2. No single treatment is appropriate for everyone.
  3. Treatment needs to be readily available.
  4. Effective treatment attends to multiple needs of the individual, not just his or her drug abuse.
  5. Remaining in treatment for an adequate period of time is critical.
  6. Counseling— individual and/or group —and other behavioral therapies are the most commonly used forms of drug abuse treatment.
  7. Medications are an important element of treatment for many patients, especially when combined with counseling and other behavioral therapies.
  8. An individual’s treatment and services plan must be assessed continually and modified as necessary to ensure it meets his or her changing needs.
  9. Many drug-addicted individuals also have other mental disorders.
  10. Medically assisted detoxification is only the first stage of addiction treatment and by itself does little to change long-term drug abuse.
  11. Treatment does not need to be voluntary to be effective.
  12. Drug use during treatment must be monitored continuously, as lapses during treatment do occur.
  13. Treatment programs should assess patients for the presence of HIV/AIDS, hepatitis B and C, tuberculosis and other infectious diseases, as well as provide targeted risk-reduction counseling to help patients modify or change behaviors that place them at risk of contracting or spreading infectious diseases.

Source: National Institute on Drug Abuse. These principles are detailed in NIDA’s Principles of Drug Addiction Treatment: A Research-Based Guide.

How to Help a Friend or Family Member

Some suggestions to get started:

  • Learn all you can about alcohol and drug misuse and addiction.
  • Speak up and offer your support: talk to the person about your concerns, and offer your help and support, including your willingness to go with them and get help. Like other chronic diseases, the earlier addiction is treated, the better.
  • Express love and concern: don’t wait for your loved one to “hit bottom.” You may be met with excuses, denial or anger. Be prepared to respond with specific examples of behavior that has you worried.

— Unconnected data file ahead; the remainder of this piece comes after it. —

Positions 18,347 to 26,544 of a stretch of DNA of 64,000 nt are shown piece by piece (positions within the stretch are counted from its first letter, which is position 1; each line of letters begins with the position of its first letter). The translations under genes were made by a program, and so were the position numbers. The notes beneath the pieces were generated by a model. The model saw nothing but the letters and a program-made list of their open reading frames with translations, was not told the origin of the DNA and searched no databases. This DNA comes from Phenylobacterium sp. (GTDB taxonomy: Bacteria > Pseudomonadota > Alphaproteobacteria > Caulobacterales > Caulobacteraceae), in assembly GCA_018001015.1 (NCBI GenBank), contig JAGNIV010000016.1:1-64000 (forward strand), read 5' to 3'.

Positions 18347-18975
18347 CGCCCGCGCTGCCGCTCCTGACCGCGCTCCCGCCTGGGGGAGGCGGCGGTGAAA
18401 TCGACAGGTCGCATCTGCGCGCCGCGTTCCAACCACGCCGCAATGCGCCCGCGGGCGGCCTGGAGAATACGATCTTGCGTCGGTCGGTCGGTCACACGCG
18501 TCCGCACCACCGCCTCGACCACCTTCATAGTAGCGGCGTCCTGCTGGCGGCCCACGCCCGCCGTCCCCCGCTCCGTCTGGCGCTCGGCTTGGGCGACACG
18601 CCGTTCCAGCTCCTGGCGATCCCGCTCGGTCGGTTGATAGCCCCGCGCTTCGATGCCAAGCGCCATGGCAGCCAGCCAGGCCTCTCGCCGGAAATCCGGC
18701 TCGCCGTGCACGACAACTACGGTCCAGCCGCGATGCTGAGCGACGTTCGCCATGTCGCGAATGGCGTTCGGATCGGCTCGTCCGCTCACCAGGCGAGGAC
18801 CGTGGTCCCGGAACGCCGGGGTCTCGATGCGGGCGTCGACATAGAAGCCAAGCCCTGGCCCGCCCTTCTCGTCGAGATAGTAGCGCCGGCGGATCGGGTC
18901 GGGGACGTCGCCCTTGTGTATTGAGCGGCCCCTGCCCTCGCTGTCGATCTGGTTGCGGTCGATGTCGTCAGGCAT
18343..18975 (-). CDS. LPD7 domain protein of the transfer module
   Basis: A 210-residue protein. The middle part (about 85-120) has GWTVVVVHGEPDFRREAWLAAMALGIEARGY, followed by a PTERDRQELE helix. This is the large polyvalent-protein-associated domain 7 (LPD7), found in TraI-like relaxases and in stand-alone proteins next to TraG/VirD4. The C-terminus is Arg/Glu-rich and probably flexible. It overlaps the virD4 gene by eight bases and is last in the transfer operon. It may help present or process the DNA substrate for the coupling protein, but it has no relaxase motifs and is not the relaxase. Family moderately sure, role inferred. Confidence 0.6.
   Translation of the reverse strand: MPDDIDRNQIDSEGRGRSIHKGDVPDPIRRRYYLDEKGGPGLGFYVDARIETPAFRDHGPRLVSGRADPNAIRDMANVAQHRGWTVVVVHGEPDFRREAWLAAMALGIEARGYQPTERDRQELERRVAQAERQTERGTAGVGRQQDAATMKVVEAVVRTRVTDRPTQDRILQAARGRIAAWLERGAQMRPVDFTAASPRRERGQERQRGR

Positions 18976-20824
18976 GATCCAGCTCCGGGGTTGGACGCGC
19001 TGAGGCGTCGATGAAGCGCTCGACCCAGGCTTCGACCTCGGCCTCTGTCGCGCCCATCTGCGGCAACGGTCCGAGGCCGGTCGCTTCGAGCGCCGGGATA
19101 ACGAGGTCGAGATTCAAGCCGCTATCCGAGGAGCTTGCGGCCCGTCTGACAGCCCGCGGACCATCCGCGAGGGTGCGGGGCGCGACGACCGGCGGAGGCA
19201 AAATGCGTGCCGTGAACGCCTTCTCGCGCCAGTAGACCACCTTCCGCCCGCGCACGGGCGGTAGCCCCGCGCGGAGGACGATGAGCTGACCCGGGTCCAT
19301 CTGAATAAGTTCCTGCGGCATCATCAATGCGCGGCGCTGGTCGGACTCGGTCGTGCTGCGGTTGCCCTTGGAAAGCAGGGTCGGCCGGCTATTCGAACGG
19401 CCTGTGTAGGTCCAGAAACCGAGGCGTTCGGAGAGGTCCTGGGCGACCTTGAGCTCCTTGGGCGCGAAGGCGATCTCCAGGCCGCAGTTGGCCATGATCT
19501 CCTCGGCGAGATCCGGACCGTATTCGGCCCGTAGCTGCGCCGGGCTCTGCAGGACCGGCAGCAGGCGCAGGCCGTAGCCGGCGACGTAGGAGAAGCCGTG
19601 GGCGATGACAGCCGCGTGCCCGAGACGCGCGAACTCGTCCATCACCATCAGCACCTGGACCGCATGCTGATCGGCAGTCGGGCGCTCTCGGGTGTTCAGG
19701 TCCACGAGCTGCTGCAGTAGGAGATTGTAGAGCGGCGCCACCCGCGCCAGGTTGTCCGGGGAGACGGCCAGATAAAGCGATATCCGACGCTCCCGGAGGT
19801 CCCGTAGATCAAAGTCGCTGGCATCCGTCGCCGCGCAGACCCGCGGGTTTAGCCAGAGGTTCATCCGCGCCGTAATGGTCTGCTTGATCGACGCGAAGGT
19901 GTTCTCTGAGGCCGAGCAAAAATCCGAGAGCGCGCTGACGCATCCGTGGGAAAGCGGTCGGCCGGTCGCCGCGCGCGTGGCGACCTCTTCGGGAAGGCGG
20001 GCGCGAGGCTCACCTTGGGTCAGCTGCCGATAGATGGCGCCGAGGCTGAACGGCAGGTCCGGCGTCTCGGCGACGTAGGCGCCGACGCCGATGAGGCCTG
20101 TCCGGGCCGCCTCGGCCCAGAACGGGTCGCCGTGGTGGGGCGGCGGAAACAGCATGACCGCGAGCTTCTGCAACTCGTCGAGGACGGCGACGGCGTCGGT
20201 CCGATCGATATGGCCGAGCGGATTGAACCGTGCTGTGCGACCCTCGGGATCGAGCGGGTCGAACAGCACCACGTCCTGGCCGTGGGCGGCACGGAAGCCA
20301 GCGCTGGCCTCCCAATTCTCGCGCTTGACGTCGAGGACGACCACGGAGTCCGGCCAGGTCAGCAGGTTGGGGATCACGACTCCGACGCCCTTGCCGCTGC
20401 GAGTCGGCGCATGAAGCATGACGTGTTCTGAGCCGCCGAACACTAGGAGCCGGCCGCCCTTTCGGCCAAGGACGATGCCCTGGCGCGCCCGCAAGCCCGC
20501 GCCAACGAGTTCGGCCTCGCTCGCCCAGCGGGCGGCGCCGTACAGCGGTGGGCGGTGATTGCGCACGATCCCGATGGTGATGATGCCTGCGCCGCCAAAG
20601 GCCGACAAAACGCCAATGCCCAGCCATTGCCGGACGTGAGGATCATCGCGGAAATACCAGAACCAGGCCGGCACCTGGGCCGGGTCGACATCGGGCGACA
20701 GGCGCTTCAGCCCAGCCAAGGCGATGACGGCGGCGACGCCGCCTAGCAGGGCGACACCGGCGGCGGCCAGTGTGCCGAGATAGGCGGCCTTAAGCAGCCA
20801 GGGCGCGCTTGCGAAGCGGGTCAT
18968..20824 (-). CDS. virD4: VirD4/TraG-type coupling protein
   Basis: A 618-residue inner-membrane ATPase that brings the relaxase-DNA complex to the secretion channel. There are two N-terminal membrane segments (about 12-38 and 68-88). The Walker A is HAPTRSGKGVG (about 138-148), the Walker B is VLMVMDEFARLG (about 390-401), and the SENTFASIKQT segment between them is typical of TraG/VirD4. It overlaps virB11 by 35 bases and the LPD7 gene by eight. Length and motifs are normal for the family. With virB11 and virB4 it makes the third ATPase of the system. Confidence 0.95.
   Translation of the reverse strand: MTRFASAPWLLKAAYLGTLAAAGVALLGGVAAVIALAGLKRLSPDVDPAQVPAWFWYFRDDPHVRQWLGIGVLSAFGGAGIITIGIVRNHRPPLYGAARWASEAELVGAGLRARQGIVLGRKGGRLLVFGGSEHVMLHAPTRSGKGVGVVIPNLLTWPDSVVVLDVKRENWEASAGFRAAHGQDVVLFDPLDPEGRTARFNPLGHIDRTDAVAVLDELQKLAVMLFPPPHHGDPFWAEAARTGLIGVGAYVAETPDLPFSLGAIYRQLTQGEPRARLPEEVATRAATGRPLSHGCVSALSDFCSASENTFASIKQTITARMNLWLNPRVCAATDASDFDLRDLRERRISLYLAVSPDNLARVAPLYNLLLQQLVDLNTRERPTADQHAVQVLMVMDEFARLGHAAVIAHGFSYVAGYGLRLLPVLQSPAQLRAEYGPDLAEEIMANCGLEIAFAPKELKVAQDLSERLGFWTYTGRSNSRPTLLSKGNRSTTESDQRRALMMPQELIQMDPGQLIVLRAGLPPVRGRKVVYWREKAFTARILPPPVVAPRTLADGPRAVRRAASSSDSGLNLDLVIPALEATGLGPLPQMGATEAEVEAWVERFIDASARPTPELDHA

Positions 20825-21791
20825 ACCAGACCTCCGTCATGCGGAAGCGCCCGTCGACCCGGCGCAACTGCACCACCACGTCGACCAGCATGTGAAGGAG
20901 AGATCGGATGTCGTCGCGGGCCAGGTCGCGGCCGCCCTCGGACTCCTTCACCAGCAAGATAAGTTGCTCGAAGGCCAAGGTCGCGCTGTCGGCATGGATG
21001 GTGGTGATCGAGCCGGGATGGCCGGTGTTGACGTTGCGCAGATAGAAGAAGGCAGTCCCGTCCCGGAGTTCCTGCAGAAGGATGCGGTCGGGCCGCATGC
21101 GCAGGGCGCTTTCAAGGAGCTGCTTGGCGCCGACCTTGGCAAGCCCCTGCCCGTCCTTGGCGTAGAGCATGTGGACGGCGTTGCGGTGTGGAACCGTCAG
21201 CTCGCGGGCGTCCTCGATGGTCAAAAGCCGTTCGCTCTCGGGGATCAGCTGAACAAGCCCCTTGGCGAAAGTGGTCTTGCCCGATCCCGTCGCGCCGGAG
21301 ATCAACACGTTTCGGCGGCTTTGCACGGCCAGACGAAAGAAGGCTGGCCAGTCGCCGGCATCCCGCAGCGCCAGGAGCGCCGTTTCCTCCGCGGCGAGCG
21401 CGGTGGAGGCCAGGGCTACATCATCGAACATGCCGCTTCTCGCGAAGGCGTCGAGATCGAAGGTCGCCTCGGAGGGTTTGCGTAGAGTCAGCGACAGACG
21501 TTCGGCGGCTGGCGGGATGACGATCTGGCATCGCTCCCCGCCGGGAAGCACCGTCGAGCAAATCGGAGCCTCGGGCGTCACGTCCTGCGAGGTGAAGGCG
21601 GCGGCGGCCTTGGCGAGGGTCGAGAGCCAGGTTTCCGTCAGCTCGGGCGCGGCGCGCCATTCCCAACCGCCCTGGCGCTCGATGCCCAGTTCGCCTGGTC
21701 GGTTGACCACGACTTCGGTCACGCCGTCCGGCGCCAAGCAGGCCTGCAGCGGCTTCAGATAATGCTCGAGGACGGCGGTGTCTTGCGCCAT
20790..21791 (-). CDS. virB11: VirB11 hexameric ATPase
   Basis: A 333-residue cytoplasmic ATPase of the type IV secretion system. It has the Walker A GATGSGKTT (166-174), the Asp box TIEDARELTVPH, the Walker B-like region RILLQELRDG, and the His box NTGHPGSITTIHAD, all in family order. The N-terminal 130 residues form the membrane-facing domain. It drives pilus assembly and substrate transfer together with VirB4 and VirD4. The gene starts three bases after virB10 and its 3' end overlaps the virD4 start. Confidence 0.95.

• Don’t expect the person to stop without help: you have heard it before – promises to cut down, stop – but, it doesn’t work. Treatment, support, and new coping skills are needed to overcome addiction to alcohol and drugs.
  • Support recovery as an ongoing process: once your friend or family member is receiving treatment, or going to meetings, remain involved. Continue to show that you are concerned about his/her successful long-term recovery.

Some things you don’t want to do:

  • Don’t preach: Don’t lecture, threaten, bribe, preach or moralize.
  • Don’t be a martyr: Avoid emotional appeals that may only increase feelings of guilt and the compulsion to drink or use other drugs.
  • Don’t cover up, lie or make excuses for his/her behavior.
  • Don’t assume their responsibilities: taking over their responsibilities protects them from the consequences of their behavior.
  • Don’t argue when using: avoid arguing with the person when they are using alcohol or drugs; at that point he/she can’t have a rational conversation.
  • Don’t feel guilty or responsible for their behavior; it’s not your fault.
  • Don’t join them: don’t try to keep up with them by drinking or using.

 

Adapted from: National Council on Alcoholism and Drug Dependence
American Psychiactric Association,https://www.psychiatry.org
American Psychological Association, https://www.APA.org
National Institute on Drug Abuse (NIDA) https://www.drugabuse.gov/
Narconon, http://www.narconon.org/drug-abuse/signs-symptoms-heroin-use.html